Governor McAuliffe announced on Monday a series of legislative proposals aimed at ensuring that every Virginian has equal opportunity to succeed and contribute to the Commonwealth’s economic growth. The policies outlined in the Governor’s Equal Opportunity Agenda build upon the progress the McAuliffe Administration has made during its first year to create an environment that is open and welcoming to all who want to live, work, or start their businesses here.
“In a new Virginia economy, we need to be able to attract the best and brightest entrepreneurs here, build a workforce for the 21st Century, and ensure that the next generation of Virginians has greater opportunity to succeed,” stated Governor McAuliffe. “All that depends on having a business-friendly environment where every Virginian is treated equally and fairly under the law, no matter their background, gender, or whom they love.”
Governor McAuliffe’s full equal opportunity agenda is outlined below:
Create a more inclusive environment for LGBT Virginians and business owners: More than 90% of Fortune 500 companies have anti-discrimination clauses for LGBT employees, and Governor McAuliffe decided Virginia should do the same, which is why his first action in office was to ban discrimination in the state workforce based on sexual orientation. After Virginia legalized same-sex marriage, Governor McAuliffe immediately moved to ensure that same-sex spouses were entitled to the same benefits as other married couples, and today Governor McAuliffe is taking another step to ensure that Virginia’s laws do not discriminate by proposing that all sections of the Virginia code related to marriage that reference “man and woman” or “husband and wife” be changed to “spouse.”
Ensure that women are paid the same as men for equal work by strengthening Virginia’s equal pay laws: Today, women are paid just 79 cents for every dollar a man makes in Virginia. When women make up 50% of our population and our workforce, that isn’t just unacceptable; it’s hurting Virginia’s economic future. Governor McAuliffe is proposing to ensure that women are paid the same as men for equal work by raising the penalty that employers who have violated equal pay laws must pay from two to three times the lost wages of the employee.
Encourage all Virginians to achieve greater economic success by promoting safe work, school and home environments: Building a new Virginia economy is dependent on protecting all Virginians from the threat of sexual and domestic violence. Governor McAuliffe is proposing that Virginia address the issues of sexual assault on college campuses by directing the State Council of Higher Education for Virginia (SCHEV) to assist in the development of updated sexual misconduct policies at all Virginia public institutions of higher education by July 31, 2015. In developing these new policies, SCHEV is asked to take the Governor’s Task Force to Combat Sexual Violence on College Campuses’ recommendations into consideration. Additionally, the Governor is proposing that all public colleges and universities document on a student’s academic transcript any dismissal from the institution for violation of the school’s sexual misconduct policy, student code of conduct, or the university’s honor code.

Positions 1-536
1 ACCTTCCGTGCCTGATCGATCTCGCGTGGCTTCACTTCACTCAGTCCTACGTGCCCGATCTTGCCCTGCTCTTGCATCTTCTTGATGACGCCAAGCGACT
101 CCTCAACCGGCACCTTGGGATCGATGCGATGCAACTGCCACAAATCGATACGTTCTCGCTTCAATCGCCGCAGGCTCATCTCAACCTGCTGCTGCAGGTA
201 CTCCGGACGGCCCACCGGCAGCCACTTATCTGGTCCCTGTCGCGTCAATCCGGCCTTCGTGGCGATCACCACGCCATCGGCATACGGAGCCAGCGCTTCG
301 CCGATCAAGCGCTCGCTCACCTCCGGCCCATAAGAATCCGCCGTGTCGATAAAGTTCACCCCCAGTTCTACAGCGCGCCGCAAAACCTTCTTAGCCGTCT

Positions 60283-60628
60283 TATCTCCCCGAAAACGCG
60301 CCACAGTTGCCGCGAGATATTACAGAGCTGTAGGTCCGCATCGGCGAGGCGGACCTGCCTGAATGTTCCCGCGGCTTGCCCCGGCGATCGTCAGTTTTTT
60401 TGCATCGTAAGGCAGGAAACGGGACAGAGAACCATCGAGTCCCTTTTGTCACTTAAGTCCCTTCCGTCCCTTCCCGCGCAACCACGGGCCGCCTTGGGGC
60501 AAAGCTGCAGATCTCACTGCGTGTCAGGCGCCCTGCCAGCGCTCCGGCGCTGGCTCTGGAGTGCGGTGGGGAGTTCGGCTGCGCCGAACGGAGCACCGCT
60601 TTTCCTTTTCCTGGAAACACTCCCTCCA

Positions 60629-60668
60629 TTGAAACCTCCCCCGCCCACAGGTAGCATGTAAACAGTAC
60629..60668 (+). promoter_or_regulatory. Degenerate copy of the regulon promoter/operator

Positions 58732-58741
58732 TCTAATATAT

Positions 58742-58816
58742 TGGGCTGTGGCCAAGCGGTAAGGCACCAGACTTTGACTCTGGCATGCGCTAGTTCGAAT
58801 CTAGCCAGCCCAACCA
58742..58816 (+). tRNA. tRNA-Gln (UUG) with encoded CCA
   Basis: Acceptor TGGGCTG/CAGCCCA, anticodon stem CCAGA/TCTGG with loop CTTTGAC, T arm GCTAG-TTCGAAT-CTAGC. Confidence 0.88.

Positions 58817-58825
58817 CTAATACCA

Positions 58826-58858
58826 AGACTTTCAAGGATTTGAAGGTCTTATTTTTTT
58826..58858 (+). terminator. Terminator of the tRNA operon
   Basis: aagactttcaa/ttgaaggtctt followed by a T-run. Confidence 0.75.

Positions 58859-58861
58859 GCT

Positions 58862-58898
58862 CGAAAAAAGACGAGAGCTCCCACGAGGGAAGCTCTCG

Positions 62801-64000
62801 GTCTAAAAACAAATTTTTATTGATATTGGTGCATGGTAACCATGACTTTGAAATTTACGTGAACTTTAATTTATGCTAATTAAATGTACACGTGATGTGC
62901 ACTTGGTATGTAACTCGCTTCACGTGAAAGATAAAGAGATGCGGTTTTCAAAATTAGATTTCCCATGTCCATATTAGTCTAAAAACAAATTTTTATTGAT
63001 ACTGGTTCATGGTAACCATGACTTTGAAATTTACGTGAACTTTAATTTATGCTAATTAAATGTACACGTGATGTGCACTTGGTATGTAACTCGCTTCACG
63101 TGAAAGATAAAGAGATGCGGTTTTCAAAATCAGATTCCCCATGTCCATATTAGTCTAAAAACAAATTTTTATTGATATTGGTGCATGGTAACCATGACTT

Governor McAuliffe is also proposing that Virginia protect survivors of domestic violence, sexual assault, and stalking by allowing them leave from work to do the following: seek treatment by a health care provider for injuries; seek services from shelters, rape crisis centers, and social services programs; receive mental health counseling; or plan to temporarily or permanently relocate for safety purposes. Governor McAuliffe’s proposal also extends this protection to survivors’ family members who are assisting them with any of the aforementioned actions.
Ensure a diverse and open business environment by taking politics out of health care decisions between women and their doctors: Governor McAuliffe believes that it is harmful to the Virginia economy when politicians inject themselves in decisions that should be left between a woman and her doctor. That is why Governor McAuliffe is proposing to repeal the 2012 Virginia law that requires all women to undergo a mandatory ultrasound before seeking pregnancy termination.